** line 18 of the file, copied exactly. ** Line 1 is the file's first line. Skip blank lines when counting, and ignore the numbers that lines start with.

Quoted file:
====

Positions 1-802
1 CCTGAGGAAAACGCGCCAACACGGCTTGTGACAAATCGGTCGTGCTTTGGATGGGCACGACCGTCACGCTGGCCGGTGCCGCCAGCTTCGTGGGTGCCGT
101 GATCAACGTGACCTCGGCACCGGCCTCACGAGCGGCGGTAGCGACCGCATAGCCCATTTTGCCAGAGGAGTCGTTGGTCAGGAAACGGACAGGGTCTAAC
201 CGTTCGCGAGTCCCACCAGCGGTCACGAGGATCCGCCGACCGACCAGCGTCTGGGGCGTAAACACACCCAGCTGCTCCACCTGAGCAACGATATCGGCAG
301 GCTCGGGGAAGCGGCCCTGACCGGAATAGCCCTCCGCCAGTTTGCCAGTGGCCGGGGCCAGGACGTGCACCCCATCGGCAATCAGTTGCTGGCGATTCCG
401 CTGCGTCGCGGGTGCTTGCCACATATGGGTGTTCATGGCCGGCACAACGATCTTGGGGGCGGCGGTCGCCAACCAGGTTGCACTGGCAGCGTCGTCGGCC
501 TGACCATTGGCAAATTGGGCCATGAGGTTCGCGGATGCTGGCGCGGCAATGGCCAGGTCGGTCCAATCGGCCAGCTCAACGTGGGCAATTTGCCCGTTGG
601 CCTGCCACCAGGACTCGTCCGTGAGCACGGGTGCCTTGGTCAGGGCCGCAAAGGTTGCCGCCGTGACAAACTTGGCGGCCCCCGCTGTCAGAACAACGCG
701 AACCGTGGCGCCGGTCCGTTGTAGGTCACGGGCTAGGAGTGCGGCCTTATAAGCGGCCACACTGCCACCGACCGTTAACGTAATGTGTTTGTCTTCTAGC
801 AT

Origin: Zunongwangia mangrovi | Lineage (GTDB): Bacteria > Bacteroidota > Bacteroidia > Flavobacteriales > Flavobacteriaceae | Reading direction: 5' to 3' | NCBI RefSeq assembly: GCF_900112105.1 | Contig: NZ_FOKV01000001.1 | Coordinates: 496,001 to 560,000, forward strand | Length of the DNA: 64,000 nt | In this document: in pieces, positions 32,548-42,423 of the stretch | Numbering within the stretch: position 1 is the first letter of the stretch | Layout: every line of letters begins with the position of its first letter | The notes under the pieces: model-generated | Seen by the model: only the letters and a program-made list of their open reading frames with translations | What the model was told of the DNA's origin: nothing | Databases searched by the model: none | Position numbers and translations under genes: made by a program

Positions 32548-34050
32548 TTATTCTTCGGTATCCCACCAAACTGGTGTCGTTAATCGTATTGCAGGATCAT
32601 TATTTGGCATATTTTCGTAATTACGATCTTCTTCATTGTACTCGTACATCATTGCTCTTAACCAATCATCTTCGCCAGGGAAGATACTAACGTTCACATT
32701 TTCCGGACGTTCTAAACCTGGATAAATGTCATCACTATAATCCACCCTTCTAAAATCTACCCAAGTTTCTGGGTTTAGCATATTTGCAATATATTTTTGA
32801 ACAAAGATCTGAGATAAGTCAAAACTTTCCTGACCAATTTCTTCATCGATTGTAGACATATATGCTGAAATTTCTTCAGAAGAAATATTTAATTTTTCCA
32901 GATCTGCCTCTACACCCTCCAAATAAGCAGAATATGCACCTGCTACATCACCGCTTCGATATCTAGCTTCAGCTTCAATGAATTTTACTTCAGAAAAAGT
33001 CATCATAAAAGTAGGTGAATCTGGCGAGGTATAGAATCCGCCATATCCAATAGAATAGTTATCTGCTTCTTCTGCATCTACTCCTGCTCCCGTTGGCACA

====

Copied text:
33001 CATCATAAAAGTAGGTGAATCTGGCGAGGTATAGAATCCGCCATATCCAATAGAATAGTTATCTGCTTCTTCTGCATCTACTCCTGCTCCCGTTGGCACA